A week or so back, Portland, I went to the Doug Fir to check out local band the Builders and the Butchers open for New York indie-rockers the Walkmen. I have to admit, I'd never the seen the Builders before that night, but I'd heard rumors about the band's live shows. Apparently, Portland, the folky, backwoods-sounding five-piece is known for leading the audience outside of venues and parading like a marching-band down Portland streets.
I can't say I was disappointed by the Builders' performance. Although there were no outdoor antics, singer Ryan Sollee sounds just as warbly and expressive live as he does on the band's self-titled album, and the band pulled a few stunts, like throwing maracas into the audience. It didn't hurt, Portland, that you adored the band's performance. I overheard one show-goer whisper in awe to another: "Did you know they can all play like 12 instruments?" You sang along to every song, paying especially close attention to "The Night, pt. 1." When Sollee called out the song's chorus, you responded back in kind, singing the lyrics "When the night!/Oh, the night!" as loud as you could.
And maybe it was your fault that the Walkmen seemed dull by comparison. Even though the out-of-town band is more successful (having performed on the O.C and sold a few songs for use in TV commercials), you, Portland, were not as excited as these indie-rockers as you were by the funeral-rock of the Builders. Even though Walkmen lead singer Hamilton Leithauser is kind of a dreamboat, you weren't wooed or seduced by his throaty vocals. You seemed unimpressed by the band's polished-but-distorted sound.
The funny thing is, Portland, I walked away from the show loving the Builders more than I loved the Walkmen—even though I didn't feel that way before the show started, and even though, in all honesty, the Walkmen are a tighter-sounding band when it comes to live performances. An example: A few times during his performance, Sollee from the Builders' lifted a megaphone to his mic and sang through it, hoping to create the same hollow, echo-y effect he pulls off on the album, but the megaphone failed to alter his voice at all. The Walkmen had no noticeable hiccups: The live songs were symphony-inspired, with no holes or gaps in their structure. The band shifted seamlessly between tracks, sounding like a complete unit, rather than five musicians just messing around on stage.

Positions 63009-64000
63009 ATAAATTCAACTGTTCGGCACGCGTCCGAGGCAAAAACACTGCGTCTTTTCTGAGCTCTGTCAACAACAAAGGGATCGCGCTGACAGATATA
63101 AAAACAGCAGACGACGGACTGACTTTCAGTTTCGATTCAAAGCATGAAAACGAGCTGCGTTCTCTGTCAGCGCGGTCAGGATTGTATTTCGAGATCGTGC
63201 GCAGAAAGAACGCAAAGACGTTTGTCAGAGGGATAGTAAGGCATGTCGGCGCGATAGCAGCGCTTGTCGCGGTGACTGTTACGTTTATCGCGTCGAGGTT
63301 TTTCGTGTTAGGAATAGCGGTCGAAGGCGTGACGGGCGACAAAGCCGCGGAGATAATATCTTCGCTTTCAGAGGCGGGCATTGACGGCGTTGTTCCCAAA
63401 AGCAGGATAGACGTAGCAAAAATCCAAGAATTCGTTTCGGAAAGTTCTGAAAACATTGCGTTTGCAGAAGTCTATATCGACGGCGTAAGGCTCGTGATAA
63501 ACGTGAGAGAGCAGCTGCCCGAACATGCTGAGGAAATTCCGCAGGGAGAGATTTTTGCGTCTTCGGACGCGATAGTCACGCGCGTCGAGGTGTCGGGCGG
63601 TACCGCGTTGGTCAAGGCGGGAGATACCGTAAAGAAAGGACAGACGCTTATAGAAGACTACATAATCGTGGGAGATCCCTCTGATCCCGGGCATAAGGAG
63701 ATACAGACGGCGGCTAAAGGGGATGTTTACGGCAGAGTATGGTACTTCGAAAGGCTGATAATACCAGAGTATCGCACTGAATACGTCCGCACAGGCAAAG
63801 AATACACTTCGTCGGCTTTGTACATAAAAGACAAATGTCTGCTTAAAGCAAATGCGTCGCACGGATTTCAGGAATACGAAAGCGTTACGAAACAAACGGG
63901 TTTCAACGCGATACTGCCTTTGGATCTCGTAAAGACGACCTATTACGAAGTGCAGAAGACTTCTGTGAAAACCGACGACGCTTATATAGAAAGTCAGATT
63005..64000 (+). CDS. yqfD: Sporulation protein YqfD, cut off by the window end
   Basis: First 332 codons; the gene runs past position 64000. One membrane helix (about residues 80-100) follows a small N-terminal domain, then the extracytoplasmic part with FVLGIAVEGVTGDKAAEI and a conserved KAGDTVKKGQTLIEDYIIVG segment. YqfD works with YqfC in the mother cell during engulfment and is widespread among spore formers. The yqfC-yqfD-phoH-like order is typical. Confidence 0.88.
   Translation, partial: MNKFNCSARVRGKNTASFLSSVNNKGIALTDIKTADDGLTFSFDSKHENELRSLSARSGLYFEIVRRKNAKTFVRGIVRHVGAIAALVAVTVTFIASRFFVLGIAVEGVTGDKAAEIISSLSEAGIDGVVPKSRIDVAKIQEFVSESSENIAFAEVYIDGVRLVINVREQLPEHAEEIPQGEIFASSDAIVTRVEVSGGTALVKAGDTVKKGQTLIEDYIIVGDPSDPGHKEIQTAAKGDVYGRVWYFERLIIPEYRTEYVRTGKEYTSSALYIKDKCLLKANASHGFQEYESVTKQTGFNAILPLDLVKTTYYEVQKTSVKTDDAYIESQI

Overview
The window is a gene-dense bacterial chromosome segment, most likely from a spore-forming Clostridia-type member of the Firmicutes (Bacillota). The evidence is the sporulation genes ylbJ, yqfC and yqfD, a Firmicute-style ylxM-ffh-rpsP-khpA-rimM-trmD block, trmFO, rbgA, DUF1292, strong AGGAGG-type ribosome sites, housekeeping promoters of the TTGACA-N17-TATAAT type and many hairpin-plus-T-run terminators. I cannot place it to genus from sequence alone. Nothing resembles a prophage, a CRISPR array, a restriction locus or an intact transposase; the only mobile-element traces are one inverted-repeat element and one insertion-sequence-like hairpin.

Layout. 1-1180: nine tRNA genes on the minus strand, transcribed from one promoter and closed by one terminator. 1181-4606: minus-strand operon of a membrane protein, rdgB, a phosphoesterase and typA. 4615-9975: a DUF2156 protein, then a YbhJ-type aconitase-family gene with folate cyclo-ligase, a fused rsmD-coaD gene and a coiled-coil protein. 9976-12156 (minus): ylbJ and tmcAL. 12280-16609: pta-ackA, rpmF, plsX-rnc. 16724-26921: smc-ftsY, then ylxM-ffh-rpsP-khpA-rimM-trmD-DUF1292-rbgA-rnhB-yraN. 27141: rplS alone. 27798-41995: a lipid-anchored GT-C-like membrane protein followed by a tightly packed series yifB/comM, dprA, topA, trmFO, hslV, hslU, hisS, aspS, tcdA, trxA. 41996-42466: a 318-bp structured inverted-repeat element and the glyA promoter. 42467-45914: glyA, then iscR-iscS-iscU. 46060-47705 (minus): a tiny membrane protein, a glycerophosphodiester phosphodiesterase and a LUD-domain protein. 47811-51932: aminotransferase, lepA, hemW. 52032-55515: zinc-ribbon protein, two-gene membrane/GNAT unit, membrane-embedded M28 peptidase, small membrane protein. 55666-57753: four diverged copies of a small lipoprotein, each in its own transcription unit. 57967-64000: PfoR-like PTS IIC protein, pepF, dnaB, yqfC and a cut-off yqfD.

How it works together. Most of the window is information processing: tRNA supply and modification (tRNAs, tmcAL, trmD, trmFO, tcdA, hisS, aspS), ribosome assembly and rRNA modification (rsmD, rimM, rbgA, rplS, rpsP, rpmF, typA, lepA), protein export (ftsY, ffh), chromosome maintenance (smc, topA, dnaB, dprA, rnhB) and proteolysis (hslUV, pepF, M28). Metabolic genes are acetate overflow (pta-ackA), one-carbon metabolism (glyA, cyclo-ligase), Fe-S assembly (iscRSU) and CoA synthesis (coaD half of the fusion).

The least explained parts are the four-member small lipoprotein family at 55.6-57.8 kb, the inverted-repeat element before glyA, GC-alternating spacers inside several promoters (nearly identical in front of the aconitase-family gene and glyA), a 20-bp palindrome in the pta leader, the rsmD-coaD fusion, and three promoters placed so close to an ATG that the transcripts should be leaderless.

But no one noticed the Walkmen's expertise that night, Portland. If crowd responses were record sales, the Builders were certified platinum and the Walkmen tanked. You nearly worshiped the Builders, dancing during each song and hollering afterward. The Walkmen's crowd—although tighter-packed in the Doug Fir basement—stood still, offering only applause in appreciation. I couldn't help but the love Builders more: How could anyone question the success and skill of a band that so many people cheered for, sang along with, and danced to?
That's one lesson you've undoubtedly taught me, Portland: Love thy musical neighbor. It's what I'll miss most about you when I leave you this weekend, moving north to a small town on the Washington coast for a reporting job on a weekly paper. If you asked me today, I'd unquestionably tell you that your music is the best music in the country—that no city beats Portland when it comes producing new bands. But honestly, that statement is influenced by knowing those musicians personally—some of them as friends, some as co-workers, some I've interviewed—and by the crowds that fill this city's clubs and bars every weeknight. In the past five years I've lived here, Portland, I know that you would rather see your hometown heroes play at the Doug Fir than a big-name touring band at the Roseland.
So this will be my last letter to you, at least for now. I'm terrible at goodbyes, so I'd rather just put the Builders and the Butchers album in my car stereo and drive north on 1-5, with memories of that last show still ringing in my ears.
Picture taken with my camera phone at the Builders and the Butchers show at the Doug Fir on Nov. 15.
The Builders and the Butchers at MySpace
The Walkmen at MySpace